Police: Man pointed gun at cops
Fatal encounter began after he fled traffic stop
A man shot and killed by three Fruita police officers over the weekend fled an attempted traffic stop, later emerged from a home and pointed a handgun at the officers, Fruita police said Monday.
The slain man’s daughter, however, insists police gave her a very different version of events about the death of her father, 61-year-old Lewis Pollard of Fruita, early Saturday at 159 Hollyberry Way.
This, as police suggested in a news release Monday that Pollard’s alleged staunch “sovereign citizen” ideology might have been at the root of Saturday’s confrontation.
Police said Monday officers stopped the driver of a Ford Ranger truck for a traffic violation on Colorado Highway 340 at Jurassic Avenue early Saturday morning. The stop, initiated around 12:40 a.m., was made for a suspected signal light violation, Police Chief Mark Angelo said.
The driver, who wasn’t identified at that time, drove away from the stop after a brief verbal encounter with police.
The officers didn’t pursue the driver, per department policy, but did see the truck turn onto Red Cliffs Drive, according to the release.
The officers located the Ford Ranger a short time later parked at 159 Hollyberry Way and heard yelling inside the residence. They knocked on the trailer and asked for the occupant and driver of the vehicle to come outside, according to the release.
A man, later identified as Pollard, exited the trailer and confronted the three officers, Sgt. Kevin Paquette and officers Andrew Courtney and Steve Lentz, who were in front of the trailer. Pollard pulled a gun and pointed it at the officers, who then fired at Pollard.
The Mesa County Coroner’s Office on Monday said he died from multiple gunshot wounds.
Authorities declined to specify how many rounds were fired, or where Pollard was hit. Angelo declined to specify the type of handgun brandished by Pollard or confirm if it was loaded.
“During the initial stop and the contact outside the residence with Pollard, he consistently made statements that were consistent to the ideology of those associated with the Sovereign Citizen movement who do not recognize established government entities,” police said in the release.
Angelo declined to specify what was allegedly said by Pollard early Saturday.
Paquette, Courtney and Lentz have all been placed on paid administrative leave, which is standard procedure for an officer-involved shooting with the Fruita Police Department, police said.
The incident is being investigated by the Critical Incident Response Team, which consists of the Mesa County Sheriff’s Department, the Grand Junction Police Department, the Fruita Police Department and the Colorado Bureau of Investigation.
The findings will be turned over to the District Attorney’s Office for review.
Law enforcement’s account of the incident has shifted since Saturday. Angelo told The Daily Sentinel on Saturday the suspect was shot while he was running away from his officers.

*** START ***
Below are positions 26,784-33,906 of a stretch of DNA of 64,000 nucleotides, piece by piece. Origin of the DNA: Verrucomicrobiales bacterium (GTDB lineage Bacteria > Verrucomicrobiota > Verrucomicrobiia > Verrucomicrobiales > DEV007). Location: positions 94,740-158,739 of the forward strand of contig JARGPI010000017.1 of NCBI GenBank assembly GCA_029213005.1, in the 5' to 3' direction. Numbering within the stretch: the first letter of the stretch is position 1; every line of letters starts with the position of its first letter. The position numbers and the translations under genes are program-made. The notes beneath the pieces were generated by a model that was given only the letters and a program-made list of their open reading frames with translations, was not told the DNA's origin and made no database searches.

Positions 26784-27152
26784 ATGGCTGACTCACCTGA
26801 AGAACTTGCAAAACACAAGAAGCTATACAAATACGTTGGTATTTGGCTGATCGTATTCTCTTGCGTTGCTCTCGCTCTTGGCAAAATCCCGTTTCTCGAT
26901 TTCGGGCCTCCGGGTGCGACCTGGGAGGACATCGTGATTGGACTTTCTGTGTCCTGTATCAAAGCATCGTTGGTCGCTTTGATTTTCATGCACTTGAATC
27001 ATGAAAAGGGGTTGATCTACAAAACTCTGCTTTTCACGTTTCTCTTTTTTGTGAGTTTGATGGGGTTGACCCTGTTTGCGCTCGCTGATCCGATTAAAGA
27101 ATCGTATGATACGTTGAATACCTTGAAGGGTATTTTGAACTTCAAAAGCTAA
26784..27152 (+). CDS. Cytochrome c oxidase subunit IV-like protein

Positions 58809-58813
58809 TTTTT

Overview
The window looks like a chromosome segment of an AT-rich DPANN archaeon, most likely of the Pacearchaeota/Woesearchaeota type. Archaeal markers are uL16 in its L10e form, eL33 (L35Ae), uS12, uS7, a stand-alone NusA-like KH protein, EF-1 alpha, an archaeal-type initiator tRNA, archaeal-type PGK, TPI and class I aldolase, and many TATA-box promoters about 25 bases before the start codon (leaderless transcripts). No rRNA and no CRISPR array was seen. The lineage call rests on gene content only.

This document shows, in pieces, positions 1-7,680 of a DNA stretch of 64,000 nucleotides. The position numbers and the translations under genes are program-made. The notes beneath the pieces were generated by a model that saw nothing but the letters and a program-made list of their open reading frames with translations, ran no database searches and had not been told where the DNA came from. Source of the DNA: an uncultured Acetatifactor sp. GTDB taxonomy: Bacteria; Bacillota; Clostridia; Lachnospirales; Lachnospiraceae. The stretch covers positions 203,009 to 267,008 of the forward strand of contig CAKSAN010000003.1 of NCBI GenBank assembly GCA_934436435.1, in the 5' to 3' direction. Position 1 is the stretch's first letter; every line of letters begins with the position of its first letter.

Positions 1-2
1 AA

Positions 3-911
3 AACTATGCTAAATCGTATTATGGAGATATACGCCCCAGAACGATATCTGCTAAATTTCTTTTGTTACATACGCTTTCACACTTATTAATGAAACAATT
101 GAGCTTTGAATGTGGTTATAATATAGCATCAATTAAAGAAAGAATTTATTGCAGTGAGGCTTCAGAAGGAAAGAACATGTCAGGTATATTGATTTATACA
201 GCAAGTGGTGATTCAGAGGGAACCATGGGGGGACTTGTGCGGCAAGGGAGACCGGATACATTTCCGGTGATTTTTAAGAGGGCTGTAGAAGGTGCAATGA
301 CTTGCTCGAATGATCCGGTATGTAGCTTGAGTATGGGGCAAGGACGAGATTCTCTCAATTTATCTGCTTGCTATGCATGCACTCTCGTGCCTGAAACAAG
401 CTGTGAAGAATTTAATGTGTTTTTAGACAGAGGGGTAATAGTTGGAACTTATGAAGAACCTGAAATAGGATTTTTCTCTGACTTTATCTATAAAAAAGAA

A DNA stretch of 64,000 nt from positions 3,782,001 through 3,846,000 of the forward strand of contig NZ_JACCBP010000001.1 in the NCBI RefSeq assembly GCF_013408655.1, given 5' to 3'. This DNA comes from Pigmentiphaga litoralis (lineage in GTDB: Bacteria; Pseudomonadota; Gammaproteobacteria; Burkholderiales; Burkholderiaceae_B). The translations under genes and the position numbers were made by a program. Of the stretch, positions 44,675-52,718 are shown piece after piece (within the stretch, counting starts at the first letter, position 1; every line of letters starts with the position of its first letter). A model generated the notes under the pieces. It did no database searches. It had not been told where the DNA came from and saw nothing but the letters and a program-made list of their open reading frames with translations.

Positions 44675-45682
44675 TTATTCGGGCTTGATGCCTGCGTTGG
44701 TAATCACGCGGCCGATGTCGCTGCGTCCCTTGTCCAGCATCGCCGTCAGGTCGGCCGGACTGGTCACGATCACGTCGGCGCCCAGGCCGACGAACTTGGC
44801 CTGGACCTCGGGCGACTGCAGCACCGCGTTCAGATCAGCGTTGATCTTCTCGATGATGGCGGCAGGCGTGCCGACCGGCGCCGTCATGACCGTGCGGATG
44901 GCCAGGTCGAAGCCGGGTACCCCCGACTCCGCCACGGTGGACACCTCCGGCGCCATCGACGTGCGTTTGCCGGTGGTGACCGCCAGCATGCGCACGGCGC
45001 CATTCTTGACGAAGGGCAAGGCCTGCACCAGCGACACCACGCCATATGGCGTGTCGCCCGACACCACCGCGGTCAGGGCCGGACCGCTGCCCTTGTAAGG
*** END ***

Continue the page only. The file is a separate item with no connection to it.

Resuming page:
“That was said by me, and that was inaccurate,” Angelo said Monday afternoon. “We know a lot more now than we did that day.”
Pollard’s daughter, Fruita resident Jolene Gifford, said officers told her that her father had emerged from his home, hiding the gun behind his back. Gifford said she was told her father was shot when he let the gun fall to his side and exposed it, but never pointed it at anyone.
“My dad’s retired Navy ... if he’s pointing he’s pulling the trigger at the same time,” she said.
Gifford, who lives several blocks away from the shooting, said she was told her father, his roommate and the roommate’s girlfriend were all home when shots rang out. Locally, Pollard is also survived by two grandsons, ages 9 and 18, Gifford said. He was living on disability checks, she said.
“Lewis would give you the shirt off his back,” said Elouise Hutton, 66, Pollard’s cousin and a resident of Kalama, Wash.
As of Monday, Pollard still had an active warrant for his arrest, according to records at the Mesa County Justice Center.
Pollard allegedly twice failed to appear in court over 2012 for a minor traffic infraction. He was ticketed Jan. 4, 2012, by a Colorado State Patrol trooper for speeding five to 10 miles over the limit, driving an unregistered vehicle, driving with no insurance and with a restrained license.
Six months earlier, on July 19, 2011, Pollard wrote this on his Facebook page, under the heading “Free Man”:
“I have renounced my citizenship to the UNITED STATES OF AMERICA which is a corperation (sic) and clamed (sic) my individual rights as an american who upholds the freedom as an individual who lives under the laws of the constition (sic) for the United States as a free man I revoke all clames (sic) on me and my children grand children and great grand children ...” Pollard wrote.
” ... So say I Lewis Be Pollard American living on the Colorado Republic near (81521-9998).”
The sovereign citizen movement is a loose association of individuals who believe they are answerable to common law and not subject to laws or proceedings of government. The FBI’s website refers to the movement as a growing domestic threat to law enforcement, recounting the story of two Arkansas police officers in 2010 who were gunned down by sovereign-citizen extremists.
Pollard’s Facebook page indicates he was one of 19 members of a group, “Colorado Free State in the Republic for the United States of America,” which describes its purpose as promoting “intelligent and educational discussion regarding the Republic for the United States of America.”